Opinion Editorial on Pensions
Andrew Cuomo's Bad Plan on PensionsJosh Barro
Monday, January 28, 2013
As part of his proposed budget, New York Governor Andrew Cuomo has advanced a proposal called the "Stable Rate Pension Contribution Option." This would allow municipal governments, currently facing sky-high pension contribution rates due to declines in investment values during 2008 and 2009, to limit their annual payments toward employee pensions.
This sounds appealing at first. But really, it's a trap. It's just a way for municipal governments to close their budget gaps by borrowing money from the state's two main pension funds, the New York State and Local Retirement System and the New York State Teachers' Retirement System. It's a poor substitute for alternative reforms that could actually reduce the cost of municipal government.
Allowing municipalities to underfund the state's pension systems would worsen New York's pension funding ratios. That means the funds would have to be shored up later, at the expense of the same municipal governments. So whatever cities "save" now will just be paid back, with interest, by future taxpayers.
That repayment period is scheduled to stretch over the next 25 years, assuming the plans hit their investment return targets. But as E.J. McMahon of the Empire Center for New York State Policy notes, the funds are likely to miss their return targets, which means municipal taxpayers would be stuck paying a larger bill than they expect, for more years than they signed up for:
"Simulations conducted as part of NYSLRS' last actuarial update suggest there is only a 35 percent likelihood the fund will earn as much as 7.5 percent a year in the long term. A median, 50-50 bet would be just under 7 percent -- the discount rate just adopted by New York City’s pension funds, which are not part of the governor’s proposal.
"So what if asset returns continue to come in below targets? Cuomo’s proposal allows for two initial 'evaluation periods,' starting at five and ten years after the law takes effect. At each of those points, the comptroller and the NYSTRS trustees could nudge their rates upward by no more than two percentage points.... And if that’s still not enough, they would have `discretionary authority to increase or decrease the length of the baseline stable pension contribution term to ensure adequate system funding,' the governor’s bill memo explains. In other words, that 25-year period could be stretched out to 35 or 40 years."
It's no surprise that the "stable rate option" provides no long-term savings to municipalities, because it doesn't actually reduce the cost of anything: Retirees will be promised the same benefits on the same schedule as before, and sooner or later, somebody will have to pay that bill. If you want to take pressure off municipal budgets for the long term, you need to reduce the cost of providing municipal services.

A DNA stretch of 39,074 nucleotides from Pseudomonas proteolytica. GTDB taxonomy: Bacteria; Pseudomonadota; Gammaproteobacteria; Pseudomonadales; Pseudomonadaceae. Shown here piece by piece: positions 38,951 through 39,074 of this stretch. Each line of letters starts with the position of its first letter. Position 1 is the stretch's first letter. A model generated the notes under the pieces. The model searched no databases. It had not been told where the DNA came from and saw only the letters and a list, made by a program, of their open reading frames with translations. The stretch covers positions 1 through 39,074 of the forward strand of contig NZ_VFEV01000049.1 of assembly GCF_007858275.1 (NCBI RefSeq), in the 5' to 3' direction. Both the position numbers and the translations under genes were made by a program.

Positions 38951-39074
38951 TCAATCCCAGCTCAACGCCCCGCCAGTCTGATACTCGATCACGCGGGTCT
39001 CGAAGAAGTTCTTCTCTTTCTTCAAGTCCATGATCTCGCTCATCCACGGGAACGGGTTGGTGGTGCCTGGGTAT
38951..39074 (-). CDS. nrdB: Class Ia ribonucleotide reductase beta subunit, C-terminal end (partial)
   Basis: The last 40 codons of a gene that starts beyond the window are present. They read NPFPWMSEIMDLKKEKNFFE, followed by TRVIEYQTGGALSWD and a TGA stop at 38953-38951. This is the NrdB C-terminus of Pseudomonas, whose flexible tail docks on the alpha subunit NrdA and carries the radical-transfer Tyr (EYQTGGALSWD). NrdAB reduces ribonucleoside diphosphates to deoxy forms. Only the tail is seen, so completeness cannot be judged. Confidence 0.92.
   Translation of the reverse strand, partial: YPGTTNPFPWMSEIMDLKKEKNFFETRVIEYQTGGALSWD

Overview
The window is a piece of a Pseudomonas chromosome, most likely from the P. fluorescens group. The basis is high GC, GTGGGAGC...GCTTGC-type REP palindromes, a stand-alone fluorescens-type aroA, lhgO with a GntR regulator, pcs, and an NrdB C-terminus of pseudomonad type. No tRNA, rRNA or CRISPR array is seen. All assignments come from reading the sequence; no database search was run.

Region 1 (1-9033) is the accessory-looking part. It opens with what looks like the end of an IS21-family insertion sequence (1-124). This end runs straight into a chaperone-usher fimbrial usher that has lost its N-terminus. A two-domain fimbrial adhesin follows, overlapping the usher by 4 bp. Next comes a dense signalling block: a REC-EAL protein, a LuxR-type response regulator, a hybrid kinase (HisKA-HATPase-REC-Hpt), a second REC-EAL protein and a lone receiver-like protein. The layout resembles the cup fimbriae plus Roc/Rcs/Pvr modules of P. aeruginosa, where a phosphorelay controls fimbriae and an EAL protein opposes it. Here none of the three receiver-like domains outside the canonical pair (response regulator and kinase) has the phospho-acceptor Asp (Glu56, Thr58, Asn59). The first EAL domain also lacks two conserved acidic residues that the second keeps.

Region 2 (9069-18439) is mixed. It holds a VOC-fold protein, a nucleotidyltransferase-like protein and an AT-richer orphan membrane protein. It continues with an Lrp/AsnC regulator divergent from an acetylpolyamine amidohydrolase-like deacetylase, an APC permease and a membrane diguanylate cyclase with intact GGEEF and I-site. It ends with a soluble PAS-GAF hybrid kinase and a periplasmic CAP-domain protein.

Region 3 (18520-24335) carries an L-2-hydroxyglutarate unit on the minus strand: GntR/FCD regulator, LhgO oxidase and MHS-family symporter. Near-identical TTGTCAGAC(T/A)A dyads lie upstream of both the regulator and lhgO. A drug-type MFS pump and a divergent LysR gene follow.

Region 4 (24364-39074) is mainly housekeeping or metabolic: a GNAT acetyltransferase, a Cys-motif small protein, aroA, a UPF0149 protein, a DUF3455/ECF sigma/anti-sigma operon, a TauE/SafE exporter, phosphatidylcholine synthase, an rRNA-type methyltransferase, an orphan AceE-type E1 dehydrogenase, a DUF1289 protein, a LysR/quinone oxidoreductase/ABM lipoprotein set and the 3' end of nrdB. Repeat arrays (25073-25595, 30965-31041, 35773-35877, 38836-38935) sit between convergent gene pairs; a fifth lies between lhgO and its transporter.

That's why Syracuse Mayor Stephanie Miner, a key Cuomo ally, told the Syracuse Post-Standard that the proposal was "puzzling" -- even though it would allow Syracuse to cut $12 million from its required pension payment next year. She supports another, much better Cuomo proposal, which would limit the size of raises that arbitrators could award to employees of governments in financial distress.
That's a good idea that actually controls costs, but it doesn't go far enough. (It also likely wouldn't apply to New York City.) Cuomo's budget should have also sought repeal of the so-called "Triborough Amendment" to New York's law governing public sector collective bargaining. This amendment allows public employees to continue receiving raises linked to seniority even while their contracts are expired.
This provision is the reason every union representing New York City municipal workers is currently out of contract: They are content to sit tight, collect their seniority raises and hope that the next mayor will sign more generous contracts than Mayor Michael Bloomberg would. Some of the unions have been waiting Bloomberg out since 2007. (The mayor is founder and majority owner of Bloomberg News parent Bloomberg LP.)
Without Triborough, unions would have been more willing to come to the table and make concessions, helping New York City cope with its budget crisis. That would have been even more useful to cities upstate, which didn't have New York City's large rainy day fund and large Wall Street tax base to fall back on. It's entirely likely that high fixed costs will push Syracuse into the arms of a state financial control board in the next few years.
Ideally, New York would also reduce the actual cost of municipal workers' pensions, but on that issue Cuomo's hands are tied by the state constitution, which prevents any changes to benefits for current employees, even benefits they will earn for future years of work. Cuomo achieved much of the future savings on pensions that he could through last year's "Tier VI" reform, but costs remain high. Ending Triborough would give municipalities more breathing room to cope with those high costs and is a better solution than letting cities go into a thinly-disguised form of debt.